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Helping the Homeless? Watch Out for Wacky Government Regulations

Homeless Person Sleeping on Street
Many churches that want to help the homeless are finding themselves hampered, or even punished, by local governments. (Reuters photo)

As temperatures plummeted last week, many churches and religious organizations reached out a helping hand to the homeless, but how many of them—likely unknowingly—were breaking government rules or regulations by doing so?

For those who are homeless, finding a warm place to shelter in the winter is a matter of survival, but some charitable efforts to provide shelter and food to them may be hampered by local government regulations that restrict or prohibit providing services to those in need. With many cities targeting the homeless for harassment, prosecution and forced relocation in an effort known as "gentrification," many churches and religious organizations are also finding themselves in the crosshairs.

Having defended the right of churches and other charitable institutions to provide shelter and food to the homeless and needy, the Rutherford Institute offers a "constitutional Q&A" titled Helping the Homeless to aid those who might encounter opposition from local government agencies. Click here to access the primer.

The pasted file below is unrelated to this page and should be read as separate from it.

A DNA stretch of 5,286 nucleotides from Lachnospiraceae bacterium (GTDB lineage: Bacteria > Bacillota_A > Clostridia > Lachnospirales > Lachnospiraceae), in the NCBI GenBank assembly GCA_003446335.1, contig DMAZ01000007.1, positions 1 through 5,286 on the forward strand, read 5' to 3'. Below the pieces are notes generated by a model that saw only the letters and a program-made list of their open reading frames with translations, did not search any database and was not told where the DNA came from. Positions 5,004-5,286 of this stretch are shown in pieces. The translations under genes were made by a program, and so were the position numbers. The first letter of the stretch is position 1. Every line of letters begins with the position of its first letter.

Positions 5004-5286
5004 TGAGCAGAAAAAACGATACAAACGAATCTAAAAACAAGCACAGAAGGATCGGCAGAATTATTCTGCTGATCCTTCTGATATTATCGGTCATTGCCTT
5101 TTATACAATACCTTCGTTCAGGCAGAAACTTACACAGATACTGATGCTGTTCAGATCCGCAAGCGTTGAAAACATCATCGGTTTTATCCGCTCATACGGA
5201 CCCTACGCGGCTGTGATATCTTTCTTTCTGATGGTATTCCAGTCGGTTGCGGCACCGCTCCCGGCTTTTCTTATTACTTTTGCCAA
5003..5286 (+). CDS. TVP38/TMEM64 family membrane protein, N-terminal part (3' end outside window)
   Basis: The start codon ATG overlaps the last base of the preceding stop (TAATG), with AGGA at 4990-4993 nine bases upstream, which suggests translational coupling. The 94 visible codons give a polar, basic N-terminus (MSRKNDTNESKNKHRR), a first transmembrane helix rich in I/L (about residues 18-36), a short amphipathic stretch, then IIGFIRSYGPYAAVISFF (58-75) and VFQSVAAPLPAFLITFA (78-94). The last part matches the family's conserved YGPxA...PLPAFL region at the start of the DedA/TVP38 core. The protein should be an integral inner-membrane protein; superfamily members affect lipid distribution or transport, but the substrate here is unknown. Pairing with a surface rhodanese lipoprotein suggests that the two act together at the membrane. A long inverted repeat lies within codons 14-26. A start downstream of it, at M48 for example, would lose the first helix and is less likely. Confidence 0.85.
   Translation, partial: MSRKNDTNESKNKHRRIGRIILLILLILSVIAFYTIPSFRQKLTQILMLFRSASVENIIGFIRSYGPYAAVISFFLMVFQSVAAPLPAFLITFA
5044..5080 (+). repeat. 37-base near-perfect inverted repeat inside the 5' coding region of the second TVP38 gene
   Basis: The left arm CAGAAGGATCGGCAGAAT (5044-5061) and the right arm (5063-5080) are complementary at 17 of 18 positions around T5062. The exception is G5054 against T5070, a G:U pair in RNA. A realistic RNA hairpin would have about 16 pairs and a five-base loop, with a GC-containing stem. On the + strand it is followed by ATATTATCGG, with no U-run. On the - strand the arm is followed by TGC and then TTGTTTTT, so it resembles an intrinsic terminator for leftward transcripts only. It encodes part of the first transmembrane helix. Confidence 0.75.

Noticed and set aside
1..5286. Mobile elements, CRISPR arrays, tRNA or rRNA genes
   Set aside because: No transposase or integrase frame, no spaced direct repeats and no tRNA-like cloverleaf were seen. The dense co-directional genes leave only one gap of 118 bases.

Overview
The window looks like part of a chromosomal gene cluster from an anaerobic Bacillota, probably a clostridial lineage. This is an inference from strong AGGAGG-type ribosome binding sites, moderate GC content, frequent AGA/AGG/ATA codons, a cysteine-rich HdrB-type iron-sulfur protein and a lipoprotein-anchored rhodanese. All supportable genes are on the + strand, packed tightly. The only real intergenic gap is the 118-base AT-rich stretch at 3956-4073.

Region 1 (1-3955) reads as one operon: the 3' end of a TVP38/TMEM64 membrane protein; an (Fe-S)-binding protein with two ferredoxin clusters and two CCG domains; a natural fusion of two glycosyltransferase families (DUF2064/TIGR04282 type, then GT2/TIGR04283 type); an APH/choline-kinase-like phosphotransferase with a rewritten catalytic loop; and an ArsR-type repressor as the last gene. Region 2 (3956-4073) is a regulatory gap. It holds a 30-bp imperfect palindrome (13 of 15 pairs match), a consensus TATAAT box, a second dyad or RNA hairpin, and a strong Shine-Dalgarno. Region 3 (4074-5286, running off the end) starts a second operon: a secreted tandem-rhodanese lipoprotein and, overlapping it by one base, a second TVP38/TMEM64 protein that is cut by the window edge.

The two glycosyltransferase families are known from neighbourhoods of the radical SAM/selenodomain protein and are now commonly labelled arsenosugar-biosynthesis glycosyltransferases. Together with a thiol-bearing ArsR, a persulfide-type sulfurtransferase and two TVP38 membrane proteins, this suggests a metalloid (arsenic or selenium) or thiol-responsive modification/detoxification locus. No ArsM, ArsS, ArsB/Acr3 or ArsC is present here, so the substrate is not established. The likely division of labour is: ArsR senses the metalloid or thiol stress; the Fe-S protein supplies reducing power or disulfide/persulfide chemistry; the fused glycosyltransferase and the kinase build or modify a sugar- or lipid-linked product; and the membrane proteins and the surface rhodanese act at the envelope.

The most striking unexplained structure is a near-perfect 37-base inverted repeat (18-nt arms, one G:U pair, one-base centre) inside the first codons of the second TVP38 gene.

As part of their guidelines, Rutherford Institute attorneys have cited real-life incidents from years past. In one instance, the 90-year-old founder of a Florida nonprofit that feeds the homeless faced a fine of $1,000 and up to four months in jail for violating a city ordinance that makes it a crime to feed the homeless in public.

Here are some other examples:

  • a church that allowed a homeless woman to stay in a trailer on its own property was cited for maintaining a campground without a permit,
  • a church that allowed homeless persons to sleep on the church lawn was charged with improperly maintaining a boarding house and
  • a collection of churches that took turns providing the homeless shelter within the churches during the winter months were told they needed a permit to do so.

As the Rutherford Institute's guidelines point out, in addition to the protections afforded by the First Amendment, the constitutions of each state also protect the right to free exercise of religion. In some instances, the protection provided by a state constitution may be greater than that provided by the First Amendment and may limit the authority of local officials to restrict religious-based care toward the homeless and needy.

Additionally, a federal law called the Religious Land Use and Institutionalized Persons Act provides additional protection to churches respecting the use of their land for religious purposes.

"Churches and other religious institutions have a spiritual mandate to care for the needy and downtrodden, and should be supported—not hindered—in their efforts to do so," Rutherford Institute President John W. Whitehead said. "With government budgets currently stressed beyond capacity, any organization, church or otherwise, that wants to provide shelter for the homeless in their community should be welcomed with open arms."

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